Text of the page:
Official NIS Apology for Awful YS VIII Localisation, XSEED Did it Better

While we did love YS VIII as a game, it’s unavoidable to notice that the localised release from NIS America was exceptionally poor. Any conversation online is littered with embarrassing and hilarious screenshot example. It’s been so bad, that the President & CEO of NIS America has had to release an official apology statement.


In Japan this sort of apology is called “shazai kaiken”, which essentially means “dagger apology”. You may have seen these in various media, where someone gives a long, big apology and a deep bow in a press conference. It’s about taking responsibility for your mistakes, and owning up to them, which is important to the culture of Japan. While Yamashita-san’s apology here isn’t quite a large press conference, it’s a similar sort of thing. I’ve copied it in full below. Naturally, it doesn’t mention that the localisations were just fine back when XSEED used to handle the series before this one.



To All Customers of Ys VIII,

Thank you for all the feedback and support we have received since the launch of Ys VIII. It has come to my attention that the quality of the Ys VIII localization has not reached an acceptable level by our own standards, but most importantly by yours. As president of NIS America, Inc. I want to apologize to you personally for this grave error. This situation should not have happened – especially to a game as wonderful as Ys VIII and by a company that strives to deliver the very best customer experience in each title. We have begun internally to investigate the causes of this situation as well as to implement steps to ensure that a similar situation does not occur again.

As for Ys VIII itself, we will have a new translator and editor go over the entire localization to fix grammatical errors, typos, inconsistencies, and also to take a fresh look at the dialog and characterizations. For the script, where necessary, we will re-translate and re-edit the game including updating voicework to reflect these changes. We plan to have this work done by the end of November and will offer the updated localization free of charge for both the PlayStation 4 and PlayStation Vita versions of the game via patch. The Steam version of the game will include this localization in its initial release.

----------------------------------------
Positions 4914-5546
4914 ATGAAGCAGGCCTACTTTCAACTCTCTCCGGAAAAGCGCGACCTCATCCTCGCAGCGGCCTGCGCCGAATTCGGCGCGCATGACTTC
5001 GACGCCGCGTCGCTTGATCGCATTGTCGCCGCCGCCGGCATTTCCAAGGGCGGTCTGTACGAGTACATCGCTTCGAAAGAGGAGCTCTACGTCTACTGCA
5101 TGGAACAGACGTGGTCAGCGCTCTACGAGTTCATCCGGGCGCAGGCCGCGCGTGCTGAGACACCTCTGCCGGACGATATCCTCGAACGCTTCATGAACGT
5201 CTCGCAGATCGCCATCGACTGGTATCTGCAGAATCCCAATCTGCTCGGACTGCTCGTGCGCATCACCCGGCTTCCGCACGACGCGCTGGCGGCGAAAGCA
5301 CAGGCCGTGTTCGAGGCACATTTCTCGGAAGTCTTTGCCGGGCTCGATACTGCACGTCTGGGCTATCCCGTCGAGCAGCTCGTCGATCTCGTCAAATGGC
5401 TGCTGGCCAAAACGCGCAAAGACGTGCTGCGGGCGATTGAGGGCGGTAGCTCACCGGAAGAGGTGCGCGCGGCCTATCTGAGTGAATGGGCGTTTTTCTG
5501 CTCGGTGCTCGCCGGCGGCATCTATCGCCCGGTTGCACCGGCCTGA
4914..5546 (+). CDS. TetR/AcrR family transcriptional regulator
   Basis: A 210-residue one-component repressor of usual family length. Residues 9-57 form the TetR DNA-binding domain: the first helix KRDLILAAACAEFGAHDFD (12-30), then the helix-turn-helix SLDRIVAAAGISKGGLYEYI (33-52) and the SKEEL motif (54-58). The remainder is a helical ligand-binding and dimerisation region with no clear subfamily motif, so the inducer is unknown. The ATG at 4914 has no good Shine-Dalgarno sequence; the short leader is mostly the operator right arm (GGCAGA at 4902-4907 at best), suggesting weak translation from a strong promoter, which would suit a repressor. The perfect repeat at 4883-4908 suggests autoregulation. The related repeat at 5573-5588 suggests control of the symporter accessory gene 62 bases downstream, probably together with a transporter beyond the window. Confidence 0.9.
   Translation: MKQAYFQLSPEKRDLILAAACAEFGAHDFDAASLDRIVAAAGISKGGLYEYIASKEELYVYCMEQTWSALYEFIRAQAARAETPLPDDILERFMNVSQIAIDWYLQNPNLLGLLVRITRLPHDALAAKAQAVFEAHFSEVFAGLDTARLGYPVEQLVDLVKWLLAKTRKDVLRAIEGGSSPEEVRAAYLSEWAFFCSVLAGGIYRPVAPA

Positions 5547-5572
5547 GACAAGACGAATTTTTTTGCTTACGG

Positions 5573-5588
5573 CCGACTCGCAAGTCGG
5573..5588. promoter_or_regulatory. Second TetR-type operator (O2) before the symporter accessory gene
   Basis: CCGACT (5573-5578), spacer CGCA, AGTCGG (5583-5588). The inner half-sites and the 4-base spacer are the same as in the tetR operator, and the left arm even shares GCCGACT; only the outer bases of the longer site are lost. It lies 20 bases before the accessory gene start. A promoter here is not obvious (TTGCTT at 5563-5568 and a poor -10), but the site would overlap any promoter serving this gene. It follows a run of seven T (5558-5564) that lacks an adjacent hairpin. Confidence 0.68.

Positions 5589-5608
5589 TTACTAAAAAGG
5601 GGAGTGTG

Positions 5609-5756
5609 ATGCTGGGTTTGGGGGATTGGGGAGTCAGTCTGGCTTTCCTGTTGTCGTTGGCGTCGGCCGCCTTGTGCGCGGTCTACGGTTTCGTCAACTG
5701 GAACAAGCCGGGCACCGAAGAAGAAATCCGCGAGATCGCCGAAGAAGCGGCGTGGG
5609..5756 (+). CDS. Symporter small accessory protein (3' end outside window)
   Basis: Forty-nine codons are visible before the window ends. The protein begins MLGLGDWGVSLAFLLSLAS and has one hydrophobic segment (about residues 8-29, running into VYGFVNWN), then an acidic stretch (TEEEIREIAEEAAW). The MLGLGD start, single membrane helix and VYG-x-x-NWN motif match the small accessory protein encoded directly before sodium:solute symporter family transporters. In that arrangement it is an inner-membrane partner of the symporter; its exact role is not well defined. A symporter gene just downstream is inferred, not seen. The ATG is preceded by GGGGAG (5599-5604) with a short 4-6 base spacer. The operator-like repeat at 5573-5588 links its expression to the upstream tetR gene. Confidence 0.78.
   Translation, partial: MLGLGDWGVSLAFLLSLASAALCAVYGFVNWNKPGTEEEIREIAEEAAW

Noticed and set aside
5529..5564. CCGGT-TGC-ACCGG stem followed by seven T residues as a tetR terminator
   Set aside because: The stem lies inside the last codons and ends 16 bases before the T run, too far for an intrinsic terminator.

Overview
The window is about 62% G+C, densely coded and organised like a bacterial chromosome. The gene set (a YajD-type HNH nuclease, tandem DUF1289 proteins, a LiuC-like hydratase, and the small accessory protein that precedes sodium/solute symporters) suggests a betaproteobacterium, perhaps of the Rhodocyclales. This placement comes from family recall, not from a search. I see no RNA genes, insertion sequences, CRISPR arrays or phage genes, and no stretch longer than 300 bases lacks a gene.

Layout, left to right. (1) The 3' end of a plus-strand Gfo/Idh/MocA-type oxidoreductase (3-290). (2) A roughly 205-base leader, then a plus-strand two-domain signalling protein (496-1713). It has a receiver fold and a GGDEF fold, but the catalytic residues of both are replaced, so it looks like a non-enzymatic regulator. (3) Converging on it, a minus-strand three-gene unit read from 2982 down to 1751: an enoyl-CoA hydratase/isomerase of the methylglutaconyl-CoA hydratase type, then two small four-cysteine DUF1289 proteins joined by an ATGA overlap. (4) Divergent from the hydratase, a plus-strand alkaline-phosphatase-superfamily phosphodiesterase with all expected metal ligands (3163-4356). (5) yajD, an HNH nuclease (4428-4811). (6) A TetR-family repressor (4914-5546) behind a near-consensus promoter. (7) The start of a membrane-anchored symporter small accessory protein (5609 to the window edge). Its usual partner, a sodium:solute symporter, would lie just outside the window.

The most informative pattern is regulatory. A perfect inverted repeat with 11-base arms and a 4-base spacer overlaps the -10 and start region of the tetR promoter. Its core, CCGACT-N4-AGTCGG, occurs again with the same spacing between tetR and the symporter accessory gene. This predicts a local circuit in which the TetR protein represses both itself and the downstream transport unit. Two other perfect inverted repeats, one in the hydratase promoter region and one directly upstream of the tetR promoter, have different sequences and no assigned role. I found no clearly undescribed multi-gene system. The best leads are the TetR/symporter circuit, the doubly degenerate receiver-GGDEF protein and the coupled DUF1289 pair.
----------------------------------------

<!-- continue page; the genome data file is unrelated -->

We humbly request your patience in this process.

Again, as the president and CEO of NIS America, Inc, I deeply apologize and vow to you that we will bring the quality of the localization of Ys VIII up to the high standards that it and you deserve.

Please allow us this opportunity to restore your faith in NIS America, Inc.

Takuro Yamashita

JP Screenshot



NIS Localisation of the Same Area




It’s not just bad translation choices with a smattering of machine translation. It also turns out other areas of the game are just completely wrong, like the effects of buffs from food being completely mixed up, making them impossible to use properly.


However, how did Ys VIII‘s localisation end up being so bad? We don’t know the ins and outs of the process they used, but what we do know is that this is the first time NIS America have taken on one of the Ys games. Previously the games were doing pretty good under XSEED’s eye.




Before now, Nihon Falcom’s Ys series has usually been handled by XSEED Games in the west. The games have garnered a fanbase over here who deeply love the franchise, and have had nothing but great things to say about the localisations of those titles.


The reason Ys moved over to NIS America is, from our understanding, a pretty simple one. It’s just down to how much money was on the table. That’s often the way when it comes to business, after all. Which almost makes it all the more confusing that NIS America would then mess it up.


Also, at the end of the day, there’s no way anyone testing this game, or playing it in the office, wouldn’t have noticed these issues. Either nobody touched the game internally before release, or it was raised numerous times and was simply deemed not important enough to fix.





As someone who has worked on localisation before (in fairly limited capacity), I’m keen to remind everyone how big a role corporate structure and management has over the resulting quality of a localisation. Sometimes you can only do so much. Other companies would definitely pick up on something like this, and have someone do a second pass like they are doing in retrospect. And, as has happened here, some wouldn’t.


Whatever the reason, as publishers, NIS America had that responsibility, and they messed up. As Yamashida-san seems to realise.



The thing with “shazai kaiken” is, as I already said, is it’s about taking responsibility. But in this case it’s the kind of responsibility that should already have been in place. You can’t just grab the horns of a new JRPG series and ride it blindly into a lake. You can’t just plug new games in the localisation-o-matic and cross your fingers for a decent return and a mildly satisfied fanbase.


It’s good to apologise, but it’s better to fix these things. We’ll just have to see how good Yamashida-san’s promise is come the promised November deadline. One thing I won’t be forgetting is that the series was fine in the hands of XSEED Games. Sometimes change can be a good thing, but the takeaway from this incident is that this time it wasn’t.

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